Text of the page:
The factor that might prove most fractious, though, is the one that urban-rail advocates say is its biggest strength — economic development. Critics say Lynx is really just a $462 million subsidy for banks and other downtown businesses. With a daytime working population of more than 70,000, downtown parking and land costs have soared, and businesses must choose whether to build parking decks or skyscrapers with lease rates of more than $30 per square foot a year. The scenario could be a lesson — or warning — for other Tar Heel cities chasing trains: Get business on board. “One reason light rail has been so successful in Charlotte is that you have political and business leadership that, when they see an issue, they coalesce around it and get it done,” Norris says.
Other regions lack such unified business fronts and such powerful figures as former Bank of America Chairman Hugh McColl and his successor, Ken Lewis, to push for urban rail. “We have business leadership, but it doesn’t have the power to move things like in Charlotte,” says David King, general manager of Triangle Transit Authority. But it’s trying. A committee appointed by lawmakers and headed by retired Progress Energy Chairman Bill Cavanaugh recommended in April that the legislature allow the Triangle and Triad to vote on a half-cent sales tax like Charlotte’s to pay for rail systems.
Other factors also could determine who gets urban rail and who doesn’t. In Charlotte, a 2030 transit plan calls for at least two more lines like the one now running, one through northern Mecklenburg County into southern Iredell County and a second from downtown northeast to UNC Charlotte. But even in current dollars, they would cost $8 billion or more, and hundreds of millions would have to come from the state, with the approval of not only urban legislators but also those from rural counties competing for highway funds.
Even the current local funding for Charlotte’s system isn’t immune from attack. Last year, opponents obtained 48,000 signatures on a petition to repeal the half-cent sales tax that supports light-rail development, forcing a vote in November. The repeal effort failed, but opposition could run deeper in other North Carolina communities with fewer transplants than Charlotte. One reason, some scholars say, is that moving Tar Heels by rail butts into political and cultural bedrock in North Carolina, which has called itself “The Good Roads State” since the 1920s.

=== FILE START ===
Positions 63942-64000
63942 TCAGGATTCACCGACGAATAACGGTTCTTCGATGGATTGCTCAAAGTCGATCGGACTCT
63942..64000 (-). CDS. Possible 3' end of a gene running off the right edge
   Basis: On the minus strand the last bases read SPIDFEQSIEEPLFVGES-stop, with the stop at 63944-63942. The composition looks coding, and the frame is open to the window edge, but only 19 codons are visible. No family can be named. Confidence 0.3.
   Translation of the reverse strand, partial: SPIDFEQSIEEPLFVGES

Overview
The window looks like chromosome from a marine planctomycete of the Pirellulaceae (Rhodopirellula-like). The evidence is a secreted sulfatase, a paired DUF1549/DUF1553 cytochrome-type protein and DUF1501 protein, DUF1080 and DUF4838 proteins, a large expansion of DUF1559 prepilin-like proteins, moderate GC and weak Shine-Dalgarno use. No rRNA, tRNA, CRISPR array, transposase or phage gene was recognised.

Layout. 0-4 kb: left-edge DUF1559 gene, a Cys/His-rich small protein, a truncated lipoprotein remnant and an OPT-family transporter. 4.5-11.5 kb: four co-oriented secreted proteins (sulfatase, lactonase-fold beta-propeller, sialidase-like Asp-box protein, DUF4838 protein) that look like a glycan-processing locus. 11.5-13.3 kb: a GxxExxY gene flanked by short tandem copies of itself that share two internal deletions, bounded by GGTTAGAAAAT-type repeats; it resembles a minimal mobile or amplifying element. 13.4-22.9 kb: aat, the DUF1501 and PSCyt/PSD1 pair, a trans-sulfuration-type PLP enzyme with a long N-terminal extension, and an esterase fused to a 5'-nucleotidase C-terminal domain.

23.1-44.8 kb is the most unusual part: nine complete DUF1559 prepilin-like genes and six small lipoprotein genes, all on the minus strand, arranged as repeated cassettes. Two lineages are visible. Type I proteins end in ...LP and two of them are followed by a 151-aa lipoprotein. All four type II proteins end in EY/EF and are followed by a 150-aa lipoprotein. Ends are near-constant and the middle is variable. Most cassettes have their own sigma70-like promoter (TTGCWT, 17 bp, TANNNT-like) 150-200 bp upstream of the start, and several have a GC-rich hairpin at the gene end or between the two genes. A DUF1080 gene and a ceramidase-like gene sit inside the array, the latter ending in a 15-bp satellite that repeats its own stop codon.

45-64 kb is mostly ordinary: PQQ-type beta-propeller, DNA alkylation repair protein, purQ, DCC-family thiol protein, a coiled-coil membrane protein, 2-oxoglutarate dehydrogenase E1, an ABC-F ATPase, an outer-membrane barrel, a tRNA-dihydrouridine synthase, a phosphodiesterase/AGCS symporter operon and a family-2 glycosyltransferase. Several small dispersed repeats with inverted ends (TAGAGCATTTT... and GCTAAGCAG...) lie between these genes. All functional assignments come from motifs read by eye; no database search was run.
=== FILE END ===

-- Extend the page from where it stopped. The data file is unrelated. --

The clash of priorities — billions in condominiums, apartments and commercial growth for thriving urban regions versus highways, schools and other needs in poorer, rural counties — could be a political train wreck waiting to happen. “In addition to moving people, highways move goods,” says Christie Barbee, executive director of Carolina Asphalt Pavement Association, a 75-member trade group for the state’s highway builders. “You can’t back a light-rail train up to a Harris Teeter.” She cites an independent study done for the N.C. Department of Transportation that estimates overall transportation spending in the next 25 years at $122 billion. But highway taxes, gasoline taxes and other sources will raise only $57 billion.
Nevertheless, the association, engineering trade groups and some other highway lobbyists have softened their views on urban rail systems. They’ve banded with the North Carolina Economic Developers Association and other organizations to form NC Go! to push for more money for roads and urban rail. The group opposed the repeal of the Lynx transit tax in Charlotte. “We said we don’t want to fight over an ever-decreasing pie,” Barbee says. “What we want is a thicker pie.”
Hartgen doubts that’s going to happen. “It’s basically a mode whose time has passed. You have to be a real Pollyanna to bet your money on these schemes.” King is willing to take that risk but admits that the process will be lengthy. He says the earliest the Triangle could vote on a sales tax to raise money for its system would be fall 2009. And construction wouldn’t begin for years after that. “But if you’re looking at a 30-year time horizon, if you build it, they will come. I’d bet the ranch on that.”
The bet — and subsequent economic-development gambles by builders, cities and others — might pay off in a future that looks surprisingly like the past. At Tyvola Station, two white-haired women board Lynx. They clutch handrails as the train lurches forward, then lower themselves into seats where one takes the other’s photograph. They reminisce about girlhood trips when Charlotte’s streetcars were daily transportation.